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Thank you to all the patients who completed the survey about extended opening hours for GP Practices. The results should be available in the near future on the East and North Herts CCG website  GP Practices.



Please see below for some key information regarding Prostate Cancer


Key information:

  • The prostate is a small gland about the size and shape of a walnut.
  • It lies below the bladder and surrounds the upper part of the urethra (tube that carries urine).
  • Prostate cancer is the most common cancer in men.
  • For some, prostate cancer grows very slowly and may not cause any problems. It may be monitored rather than treated right away. 
  • For others, the cancer grows more quickly and eventually some cells may break away and start tumours in other parts of the body.


What affects your risk?

  • Age:  The older you are, the greater the risk. Only 1 in 100 cases of prostate cancer are in men under 50.
  • Ethnicity:  Prostate cancer is more common in black men than white men and least common in Asian men.
  • Prostate cancer family history:  If a close relative (such as father or brother) had prostate cancer, particularly at a young age, the risk is higher.
  • Breast cancer family history:  If your mother had breast cancer, your risk of prostate cancer may be higher.
  • Previous cancer:  The risk may be higher if you have had some types of cancer before.
  • Weight:  The risk of advanced prostate cancer may be higher if you are overweight or obese.


What should I look out for:

  • Having to rush to the toilet to pee (pass urine)
  • Needing to pee more often than usual, especially at night.
  • Difficulty peeing
  • A sense of not being able to completely empty the bladder.
  • Difficulty getting an erection or erection problems.
  • Another warning sign might be having blood in your pee.
  • These symptoms are more often caused by problems that are much less serious than cancer. But if you develop any of them, or any other changes to your body that are unusual or don’t go away, it is best to see your doctor to get them checked out.



Cervical Cancer Awareness

Cervical screening is the most effective way of preventing cervical cancer yet across the UK figures for 2014 show a significant drop as age increases, for example in England screening uptake fell from 81.6 per cent of 50-54 year olds to 74.8 per cent of 55-59 year olds and 73.2 per cent of 60-64 year olds. Data also shows that over a third of diagnoses in England were in women over 50 and those aged 50-64 are more likely to be diagnosed with advanced stage cervical cancer, with 49 per cent as stage two or later. Due to these worrying trends in older women we commissioned a survey looking into what women aged 50-64 know about cervical cancer, its cause and prevention.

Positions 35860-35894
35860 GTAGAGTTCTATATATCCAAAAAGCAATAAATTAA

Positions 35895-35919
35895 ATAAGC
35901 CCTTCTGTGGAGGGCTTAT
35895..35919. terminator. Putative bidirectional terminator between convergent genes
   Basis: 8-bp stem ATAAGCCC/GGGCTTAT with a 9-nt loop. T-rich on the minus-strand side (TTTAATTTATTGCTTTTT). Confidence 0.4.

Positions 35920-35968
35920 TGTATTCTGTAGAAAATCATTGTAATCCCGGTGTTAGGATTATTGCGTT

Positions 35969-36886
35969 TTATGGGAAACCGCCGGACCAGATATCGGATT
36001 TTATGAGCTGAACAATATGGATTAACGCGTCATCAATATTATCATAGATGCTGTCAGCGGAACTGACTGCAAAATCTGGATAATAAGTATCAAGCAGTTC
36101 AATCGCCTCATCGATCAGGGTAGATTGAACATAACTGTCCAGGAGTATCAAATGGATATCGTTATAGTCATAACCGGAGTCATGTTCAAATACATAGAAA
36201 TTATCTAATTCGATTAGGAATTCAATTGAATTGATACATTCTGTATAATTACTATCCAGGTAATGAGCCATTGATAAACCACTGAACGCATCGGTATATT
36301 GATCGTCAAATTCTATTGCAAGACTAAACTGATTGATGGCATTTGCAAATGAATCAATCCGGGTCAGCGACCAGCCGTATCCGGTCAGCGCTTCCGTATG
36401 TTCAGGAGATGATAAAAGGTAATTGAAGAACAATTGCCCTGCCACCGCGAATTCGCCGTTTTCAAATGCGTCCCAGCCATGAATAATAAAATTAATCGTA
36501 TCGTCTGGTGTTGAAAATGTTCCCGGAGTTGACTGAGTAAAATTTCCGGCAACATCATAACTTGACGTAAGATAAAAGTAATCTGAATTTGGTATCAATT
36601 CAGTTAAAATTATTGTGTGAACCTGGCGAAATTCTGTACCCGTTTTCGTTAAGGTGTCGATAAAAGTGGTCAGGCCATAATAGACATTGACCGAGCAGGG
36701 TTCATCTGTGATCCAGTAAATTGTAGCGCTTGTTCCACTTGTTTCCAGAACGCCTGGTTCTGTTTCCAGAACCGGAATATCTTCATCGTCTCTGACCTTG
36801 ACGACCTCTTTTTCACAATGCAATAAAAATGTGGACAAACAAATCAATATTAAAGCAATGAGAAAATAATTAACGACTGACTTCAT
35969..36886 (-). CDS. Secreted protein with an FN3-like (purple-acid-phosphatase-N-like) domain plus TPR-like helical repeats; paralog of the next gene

The awareness week, led by Jo’s Cervical Cancer Trust, saw a great amount of media covering the issues of screening among older women, increasing awareness of cervical cancer and prevention not only among older women but also among the general public.

CS poster

For more information visit:


This little kit could save your life.

Bowel Screening awareness

Aged 60-74? You’ll be sent a free bowel cancer screening kit every two years. It’s meant for people with no symptoms and completing it could help save your life.

 If you’ve lost or not received your kit then please call: 0800 707 6060

Clear on cancer logo

Don’t ignore it. Take the test



We are aware that this company have targeted local residents in a marketing campaign to promote their prescription delivery services. The practice would like to notify patients that it does not endorse this, or any individual pharmacy service and to reassure patients that this campaign is not in conjunction with the surgery.

You may wish to discuss this service with your regular/local pharmacy before signing up to the service.

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